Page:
It costs nothing for Spammers to fill up your inbox.
    1999 EX - Midnight Pearl Blue
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  8. #7
    Registered User Steve P's Avatar
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    It's not a scam. It's legitimate business. And they're simply selling a product to people who are convinced they want it.
    It's a scam if they attempt to trick people into thinking it's something it's not, like a genuine Honda product. When I get junk mail that uses tricks to get people to open it or to make people think it's something it's not, if they include a business reply envelope I put the empty envelope into the mail and make them pay postage. Granted, it's not much of a cost to them. But I like to think I'm doing something to send a message back to them.
    Current Hondas: 2010 Odyssey Touring, Polished Metal Metallic;2005 CR-V EX-SE, Pewter Pearl
    Previous Hondas: 2001 Odyssey EX-NAVI, Starlight Silver; 1997 Accord EX-L Forest Green; 1992 Accord EX, White; 1982 Accord DX hatchback, Silver
    Hobby: geocaching

  9. #8
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    I got the same letter, I filed it appropriately--in the circular file. Like most people I get that kind of crap all the time. At least it keeps the Post Office in business.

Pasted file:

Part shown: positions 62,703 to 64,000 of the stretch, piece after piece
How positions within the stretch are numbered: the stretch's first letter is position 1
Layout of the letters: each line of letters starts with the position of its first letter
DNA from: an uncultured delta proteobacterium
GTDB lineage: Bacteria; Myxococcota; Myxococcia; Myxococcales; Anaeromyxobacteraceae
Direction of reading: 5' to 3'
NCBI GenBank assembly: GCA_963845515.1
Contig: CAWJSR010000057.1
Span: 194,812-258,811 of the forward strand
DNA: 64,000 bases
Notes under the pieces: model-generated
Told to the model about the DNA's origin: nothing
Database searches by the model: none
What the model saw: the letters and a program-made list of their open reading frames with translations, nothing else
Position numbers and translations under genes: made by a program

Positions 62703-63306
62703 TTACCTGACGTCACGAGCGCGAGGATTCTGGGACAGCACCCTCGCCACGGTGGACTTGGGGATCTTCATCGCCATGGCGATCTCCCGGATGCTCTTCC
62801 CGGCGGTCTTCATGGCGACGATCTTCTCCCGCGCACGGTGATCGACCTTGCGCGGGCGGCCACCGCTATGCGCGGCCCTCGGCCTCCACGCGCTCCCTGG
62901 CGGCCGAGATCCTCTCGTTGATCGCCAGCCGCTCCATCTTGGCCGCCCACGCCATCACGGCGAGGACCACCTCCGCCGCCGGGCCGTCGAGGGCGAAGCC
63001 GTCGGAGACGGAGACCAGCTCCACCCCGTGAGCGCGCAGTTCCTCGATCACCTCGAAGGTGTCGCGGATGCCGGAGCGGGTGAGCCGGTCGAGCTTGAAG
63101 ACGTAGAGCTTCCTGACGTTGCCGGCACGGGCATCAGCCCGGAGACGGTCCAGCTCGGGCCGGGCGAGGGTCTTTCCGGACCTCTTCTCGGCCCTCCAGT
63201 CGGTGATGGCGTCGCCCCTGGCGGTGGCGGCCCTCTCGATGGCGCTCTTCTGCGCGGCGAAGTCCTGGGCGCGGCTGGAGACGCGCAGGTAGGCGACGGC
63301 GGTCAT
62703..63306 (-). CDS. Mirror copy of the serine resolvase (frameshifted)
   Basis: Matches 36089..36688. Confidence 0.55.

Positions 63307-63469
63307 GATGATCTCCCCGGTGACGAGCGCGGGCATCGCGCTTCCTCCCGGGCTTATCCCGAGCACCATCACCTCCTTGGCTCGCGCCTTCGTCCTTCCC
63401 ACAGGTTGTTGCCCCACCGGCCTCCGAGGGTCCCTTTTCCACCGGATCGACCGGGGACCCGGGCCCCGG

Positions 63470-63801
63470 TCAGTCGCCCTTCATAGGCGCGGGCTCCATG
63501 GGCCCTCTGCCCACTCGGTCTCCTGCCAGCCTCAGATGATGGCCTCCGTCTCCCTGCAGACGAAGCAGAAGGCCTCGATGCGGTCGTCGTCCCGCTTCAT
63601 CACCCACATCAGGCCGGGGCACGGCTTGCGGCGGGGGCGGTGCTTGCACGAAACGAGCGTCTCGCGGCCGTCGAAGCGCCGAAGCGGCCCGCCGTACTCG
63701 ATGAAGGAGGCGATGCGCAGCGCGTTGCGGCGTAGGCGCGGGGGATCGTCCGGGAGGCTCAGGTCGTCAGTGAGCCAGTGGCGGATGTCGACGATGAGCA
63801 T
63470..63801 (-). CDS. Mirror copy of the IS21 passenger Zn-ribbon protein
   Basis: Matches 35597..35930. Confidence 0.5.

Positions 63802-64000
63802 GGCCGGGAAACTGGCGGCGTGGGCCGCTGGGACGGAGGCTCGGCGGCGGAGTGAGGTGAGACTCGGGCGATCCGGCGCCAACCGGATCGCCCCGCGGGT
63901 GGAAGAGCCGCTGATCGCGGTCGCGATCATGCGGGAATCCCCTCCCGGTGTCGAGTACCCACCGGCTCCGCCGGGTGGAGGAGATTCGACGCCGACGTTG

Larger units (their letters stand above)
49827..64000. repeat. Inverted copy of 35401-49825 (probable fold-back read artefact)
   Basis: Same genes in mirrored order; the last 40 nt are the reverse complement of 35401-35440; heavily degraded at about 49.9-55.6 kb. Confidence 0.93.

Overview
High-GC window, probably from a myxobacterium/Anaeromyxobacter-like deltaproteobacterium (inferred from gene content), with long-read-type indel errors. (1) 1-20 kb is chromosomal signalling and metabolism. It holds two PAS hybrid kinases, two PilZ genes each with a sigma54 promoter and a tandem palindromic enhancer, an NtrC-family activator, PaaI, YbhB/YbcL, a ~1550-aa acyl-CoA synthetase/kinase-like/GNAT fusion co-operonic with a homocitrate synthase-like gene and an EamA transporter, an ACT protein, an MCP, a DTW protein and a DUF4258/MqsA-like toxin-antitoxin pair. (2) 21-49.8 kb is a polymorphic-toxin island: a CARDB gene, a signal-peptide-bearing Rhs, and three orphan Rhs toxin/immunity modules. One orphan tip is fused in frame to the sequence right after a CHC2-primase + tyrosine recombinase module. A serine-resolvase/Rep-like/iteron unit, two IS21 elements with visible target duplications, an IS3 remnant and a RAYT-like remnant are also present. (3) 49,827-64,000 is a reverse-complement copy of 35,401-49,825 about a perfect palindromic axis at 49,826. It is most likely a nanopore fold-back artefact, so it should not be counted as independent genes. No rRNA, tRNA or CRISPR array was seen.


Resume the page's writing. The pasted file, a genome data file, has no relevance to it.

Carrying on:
'02 GG EXL-RES w/cargo tray
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  10. #9
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    Originally posted by Steve P
    It's a scam if they attempt to trick people into thinking it's something it's not
    You've just defined most of American retail business.

    By your definition, Starbucks is a scam. Their coffee is worth more than coffee you make yourself? People are fooled daily, otherwise intelligent people, into paying 3, 4 dollars for a cup of coffee. They buy it on the way to work--because Starbucks has convinced them. Starbucks has SCAMMED them.

    And by your definition, there's no doubt that you yourself happily participate in scams on a somewhat regular basis.

  11. #10
    Registered User Steve P's Avatar
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    Originally posted by adam1991
    You've just defined most of American retail business.

    By your definition, Starbucks is a scam. Their coffee is worth more than coffee you make yourself? People are fooled daily, otherwise intelligent people, into paying 3, 4 dollars for a cup of coffee. They buy it on the way to work--because Starbucks has convinced them. Starbucks has SCAMMED them.